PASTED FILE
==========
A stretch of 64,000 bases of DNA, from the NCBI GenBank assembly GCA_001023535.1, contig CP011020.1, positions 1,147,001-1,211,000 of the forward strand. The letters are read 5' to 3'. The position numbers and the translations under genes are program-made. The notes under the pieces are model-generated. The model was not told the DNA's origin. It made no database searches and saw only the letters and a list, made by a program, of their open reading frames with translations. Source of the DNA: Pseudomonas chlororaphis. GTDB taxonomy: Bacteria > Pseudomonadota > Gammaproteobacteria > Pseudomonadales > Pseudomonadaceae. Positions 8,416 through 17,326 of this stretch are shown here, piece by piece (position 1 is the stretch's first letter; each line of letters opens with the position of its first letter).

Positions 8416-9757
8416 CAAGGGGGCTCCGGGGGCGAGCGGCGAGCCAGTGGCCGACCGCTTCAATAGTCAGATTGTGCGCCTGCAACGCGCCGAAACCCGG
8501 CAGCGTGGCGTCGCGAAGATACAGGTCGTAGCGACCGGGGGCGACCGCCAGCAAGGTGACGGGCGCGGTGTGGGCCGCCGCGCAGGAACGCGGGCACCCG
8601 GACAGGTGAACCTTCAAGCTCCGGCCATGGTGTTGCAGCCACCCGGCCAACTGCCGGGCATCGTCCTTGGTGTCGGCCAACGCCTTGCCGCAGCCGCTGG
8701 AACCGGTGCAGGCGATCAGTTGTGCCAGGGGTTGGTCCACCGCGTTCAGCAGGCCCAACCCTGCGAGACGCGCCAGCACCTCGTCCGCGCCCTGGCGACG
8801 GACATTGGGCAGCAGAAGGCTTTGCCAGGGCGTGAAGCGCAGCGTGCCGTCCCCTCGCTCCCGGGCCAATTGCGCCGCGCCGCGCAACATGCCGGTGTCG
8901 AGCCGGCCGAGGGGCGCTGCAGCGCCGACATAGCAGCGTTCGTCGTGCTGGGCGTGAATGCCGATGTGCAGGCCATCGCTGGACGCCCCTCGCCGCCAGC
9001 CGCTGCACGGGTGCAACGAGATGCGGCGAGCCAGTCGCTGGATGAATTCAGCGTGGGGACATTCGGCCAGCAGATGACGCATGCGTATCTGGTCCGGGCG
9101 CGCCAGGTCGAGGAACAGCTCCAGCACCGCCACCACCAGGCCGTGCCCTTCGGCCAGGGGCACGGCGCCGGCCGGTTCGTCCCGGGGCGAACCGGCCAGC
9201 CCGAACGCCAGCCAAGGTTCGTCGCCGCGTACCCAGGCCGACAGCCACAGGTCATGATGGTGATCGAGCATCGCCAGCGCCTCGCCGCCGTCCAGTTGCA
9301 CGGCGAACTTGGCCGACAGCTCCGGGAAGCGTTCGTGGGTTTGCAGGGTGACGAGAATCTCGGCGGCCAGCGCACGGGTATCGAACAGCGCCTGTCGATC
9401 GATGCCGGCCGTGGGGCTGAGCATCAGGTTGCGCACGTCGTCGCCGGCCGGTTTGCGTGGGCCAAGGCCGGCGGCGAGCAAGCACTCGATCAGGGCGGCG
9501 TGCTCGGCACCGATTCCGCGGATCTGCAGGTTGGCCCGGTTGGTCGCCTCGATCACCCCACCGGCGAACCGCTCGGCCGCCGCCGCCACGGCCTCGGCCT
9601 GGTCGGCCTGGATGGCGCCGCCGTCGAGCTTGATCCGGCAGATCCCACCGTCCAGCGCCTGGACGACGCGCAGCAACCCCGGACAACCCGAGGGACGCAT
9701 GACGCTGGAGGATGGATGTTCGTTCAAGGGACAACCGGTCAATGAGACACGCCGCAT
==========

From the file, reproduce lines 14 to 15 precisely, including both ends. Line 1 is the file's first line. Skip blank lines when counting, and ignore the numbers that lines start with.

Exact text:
9501 TGCTCGGCACCGATTCCGCGGATCTGCAGGTTGGCCCGGTTGGTCGCCTCGATCACCCCACCGGCGAACCGCTCGGCCGCCGCCGCCACGGCCTCGGCCT
9601 GGTCGGCCTGGATGGCGCCGCCGTCGAGCTTGATCCGGCAGATCCCACCGTCCAGCGCCTGGACGACGCGCAGCAACCCCGGACAACCCGAGGGACGCAT